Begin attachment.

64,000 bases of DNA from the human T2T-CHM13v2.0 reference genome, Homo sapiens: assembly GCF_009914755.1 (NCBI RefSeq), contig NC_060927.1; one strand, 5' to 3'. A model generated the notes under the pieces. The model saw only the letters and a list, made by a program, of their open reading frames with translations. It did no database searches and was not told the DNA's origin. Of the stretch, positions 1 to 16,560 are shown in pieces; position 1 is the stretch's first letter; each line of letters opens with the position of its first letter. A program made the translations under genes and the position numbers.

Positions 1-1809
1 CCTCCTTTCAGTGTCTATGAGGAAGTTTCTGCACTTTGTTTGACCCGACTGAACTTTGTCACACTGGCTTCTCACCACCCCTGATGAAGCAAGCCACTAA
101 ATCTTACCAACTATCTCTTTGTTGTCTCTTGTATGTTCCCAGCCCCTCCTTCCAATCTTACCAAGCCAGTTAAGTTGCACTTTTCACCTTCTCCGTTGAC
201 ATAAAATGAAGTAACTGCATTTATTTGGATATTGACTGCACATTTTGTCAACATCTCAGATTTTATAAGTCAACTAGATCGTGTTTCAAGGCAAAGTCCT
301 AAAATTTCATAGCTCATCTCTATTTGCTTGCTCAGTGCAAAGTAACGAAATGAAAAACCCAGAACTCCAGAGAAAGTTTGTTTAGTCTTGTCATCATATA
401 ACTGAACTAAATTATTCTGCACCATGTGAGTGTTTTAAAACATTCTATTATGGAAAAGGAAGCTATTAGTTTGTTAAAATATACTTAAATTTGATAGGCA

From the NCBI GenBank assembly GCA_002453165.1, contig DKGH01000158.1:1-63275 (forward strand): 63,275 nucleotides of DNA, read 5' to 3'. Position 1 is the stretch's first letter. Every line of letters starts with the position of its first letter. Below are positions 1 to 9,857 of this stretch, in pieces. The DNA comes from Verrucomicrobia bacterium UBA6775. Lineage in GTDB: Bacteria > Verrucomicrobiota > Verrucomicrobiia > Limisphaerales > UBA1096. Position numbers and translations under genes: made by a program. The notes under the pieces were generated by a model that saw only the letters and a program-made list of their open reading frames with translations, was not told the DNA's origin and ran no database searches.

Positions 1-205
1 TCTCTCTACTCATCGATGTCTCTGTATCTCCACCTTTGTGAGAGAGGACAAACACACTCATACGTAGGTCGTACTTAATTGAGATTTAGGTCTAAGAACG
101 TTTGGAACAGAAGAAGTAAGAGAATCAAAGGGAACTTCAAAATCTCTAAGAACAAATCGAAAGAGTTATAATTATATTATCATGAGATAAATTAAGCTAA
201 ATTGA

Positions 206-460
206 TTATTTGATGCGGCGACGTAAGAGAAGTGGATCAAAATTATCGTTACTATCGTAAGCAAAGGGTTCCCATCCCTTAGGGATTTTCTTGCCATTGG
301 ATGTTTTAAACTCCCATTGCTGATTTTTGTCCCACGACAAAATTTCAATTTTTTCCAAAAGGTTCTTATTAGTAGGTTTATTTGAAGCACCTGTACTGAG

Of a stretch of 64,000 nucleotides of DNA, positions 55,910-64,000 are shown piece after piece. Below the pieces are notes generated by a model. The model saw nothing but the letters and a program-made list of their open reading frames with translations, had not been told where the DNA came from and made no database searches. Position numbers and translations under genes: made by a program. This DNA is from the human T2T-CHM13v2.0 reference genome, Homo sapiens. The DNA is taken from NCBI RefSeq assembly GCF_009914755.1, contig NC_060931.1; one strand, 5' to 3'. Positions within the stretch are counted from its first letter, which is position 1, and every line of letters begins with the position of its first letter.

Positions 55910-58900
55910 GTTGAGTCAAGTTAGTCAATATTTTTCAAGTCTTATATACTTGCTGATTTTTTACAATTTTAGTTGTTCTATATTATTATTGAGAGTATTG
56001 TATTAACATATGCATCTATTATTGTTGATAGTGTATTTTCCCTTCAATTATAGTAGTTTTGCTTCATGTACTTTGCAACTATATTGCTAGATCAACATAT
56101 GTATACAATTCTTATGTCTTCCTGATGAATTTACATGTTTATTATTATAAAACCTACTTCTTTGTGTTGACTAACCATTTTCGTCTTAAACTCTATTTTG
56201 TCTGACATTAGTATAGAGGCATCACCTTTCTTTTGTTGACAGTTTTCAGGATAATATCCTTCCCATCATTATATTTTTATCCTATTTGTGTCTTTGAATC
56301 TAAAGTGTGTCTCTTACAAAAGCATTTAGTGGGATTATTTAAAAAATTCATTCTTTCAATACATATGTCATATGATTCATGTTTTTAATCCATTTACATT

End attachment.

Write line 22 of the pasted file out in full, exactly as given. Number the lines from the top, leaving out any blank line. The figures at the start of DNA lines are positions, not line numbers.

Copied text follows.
56301 TAAAGTGTGTCTCTTACAAAAGCATTTAGTGGGATTATTTAAAAAATTCATTCTTTCAATACATATGTCATATGATTCATGTTTTTAATCCATTTACATT